Inadequate participant recruitment and retention practices can affect sample representativeness and thus the generalizability of research findings. Retention of research participants has been examined within the literature to some extent; however, there is no consensus on best practice in achieving acceptable results. Furthermore, there is a gap in understanding how to engage and retain women with physical disabilities (WPDs) in research. To address these oversights, we review (1) the significance of retention as a methodological concern, (2) factors that influence the involvement and retention of participants in research, including individual, population, and health-illness considerations, and (3) particular circumstances impacting the inclusion and retention of WPDs in research. On the basis of a review of the literature and our experience with the Healing Pathways randomized controlled trial (RCT), we present a conceptual model to guide culturally sensitive health research implementation with WPDs, and promote the engagement and retention of this group in RCTs and other forms of interventional health research.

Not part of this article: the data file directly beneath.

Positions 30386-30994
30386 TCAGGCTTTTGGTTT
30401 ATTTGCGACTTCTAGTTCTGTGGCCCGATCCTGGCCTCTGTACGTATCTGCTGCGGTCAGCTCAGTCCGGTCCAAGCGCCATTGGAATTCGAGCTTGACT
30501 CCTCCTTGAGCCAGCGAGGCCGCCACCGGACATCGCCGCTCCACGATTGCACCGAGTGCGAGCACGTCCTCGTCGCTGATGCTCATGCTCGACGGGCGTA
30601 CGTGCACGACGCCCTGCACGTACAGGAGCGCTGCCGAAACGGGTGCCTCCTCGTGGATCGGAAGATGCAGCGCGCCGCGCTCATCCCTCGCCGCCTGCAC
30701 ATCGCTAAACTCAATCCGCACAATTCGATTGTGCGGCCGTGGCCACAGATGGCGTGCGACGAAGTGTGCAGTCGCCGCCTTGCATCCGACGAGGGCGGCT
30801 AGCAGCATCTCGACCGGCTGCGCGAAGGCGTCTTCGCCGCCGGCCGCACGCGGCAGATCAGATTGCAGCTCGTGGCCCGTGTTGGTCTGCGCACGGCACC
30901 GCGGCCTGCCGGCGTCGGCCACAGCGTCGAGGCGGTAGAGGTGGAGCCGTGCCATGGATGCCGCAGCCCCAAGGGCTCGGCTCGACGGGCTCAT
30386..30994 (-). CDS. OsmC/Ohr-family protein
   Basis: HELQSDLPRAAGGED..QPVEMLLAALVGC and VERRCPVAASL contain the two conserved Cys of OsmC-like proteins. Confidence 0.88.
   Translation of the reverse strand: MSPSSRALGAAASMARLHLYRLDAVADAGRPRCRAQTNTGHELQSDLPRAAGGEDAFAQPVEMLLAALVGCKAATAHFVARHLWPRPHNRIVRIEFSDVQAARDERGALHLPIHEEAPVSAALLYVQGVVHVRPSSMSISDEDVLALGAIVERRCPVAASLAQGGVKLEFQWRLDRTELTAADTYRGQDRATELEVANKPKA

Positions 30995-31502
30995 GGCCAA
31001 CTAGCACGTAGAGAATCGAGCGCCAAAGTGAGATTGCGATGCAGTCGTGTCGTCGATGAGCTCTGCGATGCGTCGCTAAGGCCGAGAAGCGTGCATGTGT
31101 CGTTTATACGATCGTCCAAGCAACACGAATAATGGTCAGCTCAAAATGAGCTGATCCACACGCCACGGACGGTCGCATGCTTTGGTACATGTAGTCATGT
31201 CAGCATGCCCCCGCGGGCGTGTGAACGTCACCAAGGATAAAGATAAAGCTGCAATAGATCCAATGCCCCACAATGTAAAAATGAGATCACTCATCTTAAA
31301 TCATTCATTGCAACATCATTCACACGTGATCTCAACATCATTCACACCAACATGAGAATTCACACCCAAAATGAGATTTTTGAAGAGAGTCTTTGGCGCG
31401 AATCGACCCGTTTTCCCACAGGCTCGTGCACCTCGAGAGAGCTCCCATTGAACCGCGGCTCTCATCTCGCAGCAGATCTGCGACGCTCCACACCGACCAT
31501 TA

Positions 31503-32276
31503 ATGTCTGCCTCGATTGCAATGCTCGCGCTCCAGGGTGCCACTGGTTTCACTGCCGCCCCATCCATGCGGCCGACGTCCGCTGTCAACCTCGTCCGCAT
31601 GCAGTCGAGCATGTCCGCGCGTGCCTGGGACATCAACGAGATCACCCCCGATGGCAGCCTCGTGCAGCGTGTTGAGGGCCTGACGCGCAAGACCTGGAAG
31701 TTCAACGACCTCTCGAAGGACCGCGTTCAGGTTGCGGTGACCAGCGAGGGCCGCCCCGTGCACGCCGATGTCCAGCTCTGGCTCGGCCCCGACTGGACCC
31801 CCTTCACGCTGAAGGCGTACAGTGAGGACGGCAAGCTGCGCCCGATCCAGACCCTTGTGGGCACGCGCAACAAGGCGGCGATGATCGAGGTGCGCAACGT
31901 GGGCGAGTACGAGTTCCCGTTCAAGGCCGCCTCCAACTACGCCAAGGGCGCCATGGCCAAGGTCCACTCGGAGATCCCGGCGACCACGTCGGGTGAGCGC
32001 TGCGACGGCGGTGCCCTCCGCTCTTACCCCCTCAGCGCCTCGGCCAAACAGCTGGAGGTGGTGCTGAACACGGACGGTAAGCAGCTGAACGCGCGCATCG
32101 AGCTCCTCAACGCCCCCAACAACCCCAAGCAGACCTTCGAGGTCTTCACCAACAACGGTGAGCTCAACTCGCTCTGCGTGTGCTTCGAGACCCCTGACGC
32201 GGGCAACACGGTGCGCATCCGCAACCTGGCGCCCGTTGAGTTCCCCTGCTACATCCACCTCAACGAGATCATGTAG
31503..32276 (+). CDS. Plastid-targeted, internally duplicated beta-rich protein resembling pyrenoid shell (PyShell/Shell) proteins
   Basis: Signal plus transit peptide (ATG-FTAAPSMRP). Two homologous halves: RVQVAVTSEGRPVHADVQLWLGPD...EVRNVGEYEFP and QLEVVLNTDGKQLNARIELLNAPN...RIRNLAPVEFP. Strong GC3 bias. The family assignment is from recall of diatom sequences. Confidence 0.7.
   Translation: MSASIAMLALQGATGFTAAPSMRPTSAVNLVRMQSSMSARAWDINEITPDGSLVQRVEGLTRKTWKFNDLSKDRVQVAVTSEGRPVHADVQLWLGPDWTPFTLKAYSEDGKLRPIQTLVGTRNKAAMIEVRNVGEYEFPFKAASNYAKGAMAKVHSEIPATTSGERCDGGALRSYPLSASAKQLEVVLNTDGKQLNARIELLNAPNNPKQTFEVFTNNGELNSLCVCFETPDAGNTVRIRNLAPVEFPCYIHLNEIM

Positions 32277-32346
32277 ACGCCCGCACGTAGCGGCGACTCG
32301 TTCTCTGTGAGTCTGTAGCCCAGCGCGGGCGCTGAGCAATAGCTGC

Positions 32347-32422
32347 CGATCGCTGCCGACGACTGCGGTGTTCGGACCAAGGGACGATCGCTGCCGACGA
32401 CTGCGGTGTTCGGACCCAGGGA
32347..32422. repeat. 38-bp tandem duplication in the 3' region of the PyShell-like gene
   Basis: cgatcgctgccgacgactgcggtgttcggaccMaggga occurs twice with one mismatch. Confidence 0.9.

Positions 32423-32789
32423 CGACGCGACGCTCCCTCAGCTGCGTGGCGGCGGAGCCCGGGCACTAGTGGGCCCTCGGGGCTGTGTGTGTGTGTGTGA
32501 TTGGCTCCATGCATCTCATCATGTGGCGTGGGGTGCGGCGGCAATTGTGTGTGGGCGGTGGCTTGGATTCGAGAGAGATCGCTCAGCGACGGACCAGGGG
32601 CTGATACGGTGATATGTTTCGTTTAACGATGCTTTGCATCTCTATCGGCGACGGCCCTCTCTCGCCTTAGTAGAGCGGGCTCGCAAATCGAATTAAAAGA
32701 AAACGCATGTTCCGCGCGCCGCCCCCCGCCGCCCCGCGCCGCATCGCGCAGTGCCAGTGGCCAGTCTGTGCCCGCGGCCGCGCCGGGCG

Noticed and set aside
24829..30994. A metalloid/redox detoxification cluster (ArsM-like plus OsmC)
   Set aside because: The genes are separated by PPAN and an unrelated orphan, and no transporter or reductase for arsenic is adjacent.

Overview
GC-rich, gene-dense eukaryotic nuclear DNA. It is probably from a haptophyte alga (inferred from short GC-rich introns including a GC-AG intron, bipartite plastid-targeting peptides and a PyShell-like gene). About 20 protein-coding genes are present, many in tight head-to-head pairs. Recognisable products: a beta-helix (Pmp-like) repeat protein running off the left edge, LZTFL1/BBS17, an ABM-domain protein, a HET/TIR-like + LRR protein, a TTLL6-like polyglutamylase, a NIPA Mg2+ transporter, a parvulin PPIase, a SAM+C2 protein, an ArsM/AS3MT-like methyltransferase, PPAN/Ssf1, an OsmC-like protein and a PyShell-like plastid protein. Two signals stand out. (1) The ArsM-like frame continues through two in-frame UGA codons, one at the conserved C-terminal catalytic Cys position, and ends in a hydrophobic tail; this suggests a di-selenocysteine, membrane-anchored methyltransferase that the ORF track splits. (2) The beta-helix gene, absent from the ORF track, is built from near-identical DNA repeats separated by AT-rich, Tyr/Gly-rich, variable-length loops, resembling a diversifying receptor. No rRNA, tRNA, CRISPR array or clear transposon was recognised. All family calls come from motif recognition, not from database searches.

- Program planning
- Prospective studies
ASJC Scopus subject areas
- Public Health, Environmental and Occupational Health